Wed, 13 March 2013
On last Friday's Super Funky Soul Power Hour, the weekly radio show the eminent Dr. Jared Ball does on WPFW FM in Washington DC, our friend and comrade Kali Akuno wondered aloud at how he might soon have to explain to his now infant daughter that there used to be these things called public libraries and post offices and even public schools.
So what's happened to us? How have the repeal of the New Deal and Great Society, and the enclosures of vast new spaces in media and the natural world become possible? The answer is the elimination of black America's role as anchor of the left wing of the national polity, and the historic defection of black leadership.
This was neatly accomplished by converting the historic black Freedom Movement from a struggle for a broad spectrum of economic, human and political rights into a struggle for mere civil rights under law. In this way, with the signing of a few key laws, and a handful of court decisions, black leadership declared victory and demobilized the movement that might have transformed America. It was the autocratic vision of the NAACP, of Roy Wilkins and Thurgood Marshal, linked to the autocratic style of preachers like Dr. King, triumphant over the radical democratic vision of activists like Fannie Lou Hamer, Ella Baker and the young people who led SNCC.
To be fair, civil rights victories did sometimes lead to a measure of integration, to some public and private sector affirmative action, to diversity, and certainly to fat contracts for well-connected minority enterprises. But they never raised the minimum wage, or guaranteed a public education of equal quality in poor neighborhoods, or established the constitutional right to a vote, a job, or a home. Certainly the alleged victory of the civil rights movement did not protect us from the alarming growth of the prison state in the 70s, 80s and 90s.
Are there really children who don't deserve quality educations, or families that don't deserve homes? Are there whole neighborhoods identified by a combination of class and race who don't deserve public transit, and a third of whose young men just plain need locking up? After the alleged victory of the so-called civil rights movement, the answer is apparently yes. The first places to lose public schools, public transit and public libraries are black communities like Detroit, New Orleans, Philly, and now ominously, metro Atlanta. It's a failure of leadership nationally, and in those places, the historic failure of the black political class,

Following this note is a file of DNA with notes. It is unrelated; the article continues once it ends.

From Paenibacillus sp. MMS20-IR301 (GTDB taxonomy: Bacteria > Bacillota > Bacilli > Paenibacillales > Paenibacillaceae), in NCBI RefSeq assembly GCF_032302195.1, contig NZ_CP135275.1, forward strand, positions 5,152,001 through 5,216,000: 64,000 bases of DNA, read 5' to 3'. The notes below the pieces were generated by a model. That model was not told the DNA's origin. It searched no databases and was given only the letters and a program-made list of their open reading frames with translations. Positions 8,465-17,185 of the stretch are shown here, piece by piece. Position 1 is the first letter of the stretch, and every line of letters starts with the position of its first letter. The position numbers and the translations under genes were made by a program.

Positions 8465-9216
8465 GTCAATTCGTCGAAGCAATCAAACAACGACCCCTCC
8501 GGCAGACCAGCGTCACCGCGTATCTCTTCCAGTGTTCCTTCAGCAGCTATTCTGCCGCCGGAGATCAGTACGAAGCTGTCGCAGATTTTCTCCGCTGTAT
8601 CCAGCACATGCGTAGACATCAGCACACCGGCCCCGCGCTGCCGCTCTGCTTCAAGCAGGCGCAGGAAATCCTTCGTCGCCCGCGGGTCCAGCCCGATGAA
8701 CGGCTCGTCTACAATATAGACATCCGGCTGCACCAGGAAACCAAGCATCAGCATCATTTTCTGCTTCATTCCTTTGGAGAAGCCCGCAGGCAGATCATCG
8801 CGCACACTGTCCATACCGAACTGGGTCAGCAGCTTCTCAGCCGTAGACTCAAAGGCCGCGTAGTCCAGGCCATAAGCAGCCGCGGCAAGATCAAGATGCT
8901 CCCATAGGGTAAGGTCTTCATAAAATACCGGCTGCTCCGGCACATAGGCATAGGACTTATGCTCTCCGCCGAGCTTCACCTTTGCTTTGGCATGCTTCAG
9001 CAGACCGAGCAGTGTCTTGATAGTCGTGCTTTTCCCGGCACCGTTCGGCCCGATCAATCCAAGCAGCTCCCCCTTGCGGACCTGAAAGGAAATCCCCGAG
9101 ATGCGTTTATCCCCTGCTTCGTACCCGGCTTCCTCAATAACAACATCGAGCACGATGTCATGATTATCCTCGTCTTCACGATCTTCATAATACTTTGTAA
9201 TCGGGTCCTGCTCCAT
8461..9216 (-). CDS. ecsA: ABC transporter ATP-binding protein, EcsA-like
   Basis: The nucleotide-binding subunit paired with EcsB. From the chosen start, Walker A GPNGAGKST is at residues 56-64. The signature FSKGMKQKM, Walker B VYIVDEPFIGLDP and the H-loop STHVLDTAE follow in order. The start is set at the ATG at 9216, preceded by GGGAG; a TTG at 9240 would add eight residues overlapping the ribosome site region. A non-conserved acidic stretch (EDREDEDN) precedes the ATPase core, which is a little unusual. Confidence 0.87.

After leading us down the blind alley of civil rights under law, and securing its own piece of the pie, the black political class of preachers, politicians, business people and wannabees has walked away from the rest of us. It never did propose alternatives to gentrification or the warfare state or environmental racism, to the fact that every 36 hours a black person is murdered by law enforcement, private security forces or vigilantes, and it never led discussions over, let alone fights against the the prison state and the privatization of education and everything else left to steal. Our leaders knew how to celebrate the sixties and how to get paid, that was about all.
And that's how we lost the public schools, public libraries and public transit. For Black Agenda Radio, I'm Bruce Dixon. Find us on the web at www.blackagendareport.com.
Bruce A. Dixon is managing editor at Black Agenda Report, and a member of the state committee of the Georgia Green Party. He can be reached at bruce.dixon(at)blackagendareport.com or via this site's contact page.